VisitHarku Museum house

In 1953, a building was built in the area south-west from the lighthouse for the new electric era.  A grand new white building was erected at the so-called housekeeping courtyard, where the complex’s wood, sand and coal stores were located. The building housed the watch room with the lighthouse control equipment as well as the diesel generators that powered the lighthouses and the siren station. At the beginning, the lighthouse was powered by batteries that had to be refilled and charged. This was done in the designated battery refilling hall. The building also housed the ship communication room as well as the era-specific red corner, furnished with communist attributes. As the years passed, more and more letters of recognition for the exemplary development and maintenance of the lighthouse were added there. There was also a dry toilet in the building. The building was equipped with two furnaces that in the winter had to be heated by the lighthouse keeper on watch.

From 1998, the building housed a seismological station.  The small instrument stood on a tripod on top of a concrete pillar with its base a few metres below the ground. The concrete of the pillar had been poured directly on the limestone bedrock. The first device broke down after it was struck by lightning.  In 2005, a new device was procured with the help of the Centre for Environmental Investments, which operated in Suurupi until the state decided that they no longer needed the building, which was subsequently put on sale via the state real estate company Riigi Kinnisvara AS. An Estonian earthquake was recorded at the Suurupi station in November 2006, for example. It took place one night in the sea near the island of Keri and the shocks reached Harku Parish within five seconds.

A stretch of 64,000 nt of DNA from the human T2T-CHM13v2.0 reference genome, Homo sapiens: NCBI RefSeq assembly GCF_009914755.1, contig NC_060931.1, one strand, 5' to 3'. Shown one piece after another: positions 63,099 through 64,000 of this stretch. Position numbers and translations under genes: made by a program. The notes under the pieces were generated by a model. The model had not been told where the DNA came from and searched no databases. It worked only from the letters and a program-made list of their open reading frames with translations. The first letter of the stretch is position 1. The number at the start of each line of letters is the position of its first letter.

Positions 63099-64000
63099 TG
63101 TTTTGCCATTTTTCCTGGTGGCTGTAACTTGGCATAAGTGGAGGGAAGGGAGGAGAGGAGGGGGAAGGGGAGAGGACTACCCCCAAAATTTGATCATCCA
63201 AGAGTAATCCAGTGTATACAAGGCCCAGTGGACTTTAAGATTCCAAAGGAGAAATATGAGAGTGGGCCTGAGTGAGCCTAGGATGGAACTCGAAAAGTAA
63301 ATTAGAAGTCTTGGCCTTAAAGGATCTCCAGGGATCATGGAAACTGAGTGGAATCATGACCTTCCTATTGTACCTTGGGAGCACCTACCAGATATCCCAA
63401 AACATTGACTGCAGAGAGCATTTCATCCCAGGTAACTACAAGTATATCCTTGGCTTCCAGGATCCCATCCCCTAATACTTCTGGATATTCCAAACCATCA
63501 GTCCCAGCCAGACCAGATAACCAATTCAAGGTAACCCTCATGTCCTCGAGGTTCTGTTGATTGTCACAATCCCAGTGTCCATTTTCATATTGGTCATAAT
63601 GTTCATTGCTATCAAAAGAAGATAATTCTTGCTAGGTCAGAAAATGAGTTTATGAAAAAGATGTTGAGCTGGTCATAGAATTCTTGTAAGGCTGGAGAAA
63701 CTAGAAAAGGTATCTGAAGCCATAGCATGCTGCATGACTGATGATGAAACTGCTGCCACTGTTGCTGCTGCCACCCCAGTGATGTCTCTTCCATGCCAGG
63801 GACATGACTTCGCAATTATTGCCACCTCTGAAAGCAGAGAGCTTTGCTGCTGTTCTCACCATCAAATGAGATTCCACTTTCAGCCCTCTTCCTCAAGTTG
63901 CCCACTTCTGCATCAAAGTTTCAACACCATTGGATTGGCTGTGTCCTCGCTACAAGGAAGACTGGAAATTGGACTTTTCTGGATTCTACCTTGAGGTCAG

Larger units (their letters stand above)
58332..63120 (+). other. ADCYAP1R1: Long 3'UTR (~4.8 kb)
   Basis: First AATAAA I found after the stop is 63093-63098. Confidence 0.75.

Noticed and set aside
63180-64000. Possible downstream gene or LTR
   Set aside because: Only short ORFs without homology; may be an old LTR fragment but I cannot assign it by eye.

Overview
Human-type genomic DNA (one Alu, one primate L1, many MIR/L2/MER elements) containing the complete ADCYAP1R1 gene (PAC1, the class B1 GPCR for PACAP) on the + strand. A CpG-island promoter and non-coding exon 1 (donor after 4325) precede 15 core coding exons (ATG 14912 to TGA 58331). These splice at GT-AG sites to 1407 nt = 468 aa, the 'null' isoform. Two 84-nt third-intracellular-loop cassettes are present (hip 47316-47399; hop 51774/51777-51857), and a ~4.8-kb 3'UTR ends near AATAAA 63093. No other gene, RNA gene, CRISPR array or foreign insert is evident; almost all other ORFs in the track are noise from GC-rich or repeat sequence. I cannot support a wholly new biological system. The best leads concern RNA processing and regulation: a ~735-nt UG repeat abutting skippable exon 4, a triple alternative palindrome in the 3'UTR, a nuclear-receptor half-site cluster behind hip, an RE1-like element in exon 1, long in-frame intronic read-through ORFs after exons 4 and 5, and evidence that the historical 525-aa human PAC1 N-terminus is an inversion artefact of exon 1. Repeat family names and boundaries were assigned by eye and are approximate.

Sisters Anne-Ly and Kristiina bought the building that stood on the grounds where they spent their childhood. Riigi Kinnisvara AS concluded a sales contract on 12 January 2011 with the auction winners.

In order to breathe new life into the building, planning work began with the aim to turn the building into a museum that would present the history of the Suurupi area and its lighthouses. Around these parts, the lighthouse has always been a place where advice and help could be sought from the lighthouse keepers.  Planning work began already in 2011 and even though the topping-out ceremony was held in February 2013, the building had to be conserved for many years, with the construction work only continuing this year.  The building work is carried out with funding from the PRIA Leader programme. The building is situated within the lighthouse’s heritage conservation area, which means that the original exterior look of the building had to be preserved, which has made the construction work more complicated and costly. In addition to the museum space, an information point, a community hall, a kitchen and a toilet will also be constructed in the building.

The ground floor of the museum will showcase the most interesting equipment used in the building and an exhibition will present the history of the lighthouses and the local area. We also invite people to share with us any objects or memories with ties to the history of the area that may be worth sharing with the public and preserving for future generations. Write to us at or call us on +372 533 356 17.

The community hall will not be ready for some time, with only the ground floor of the building open to the public at the beginning. However, it will still provide us with the opportunity to present the history and sights of the local area, and to hold meetings and smaller seminars. The chance to visit one of the oldest lighthouses in Estonia adds unique value to the place. Opportunities for collective visits and creative activities are in the works – including children’s storytelling mornings and opportunities to learn various handicrafts, from knitting to pottery.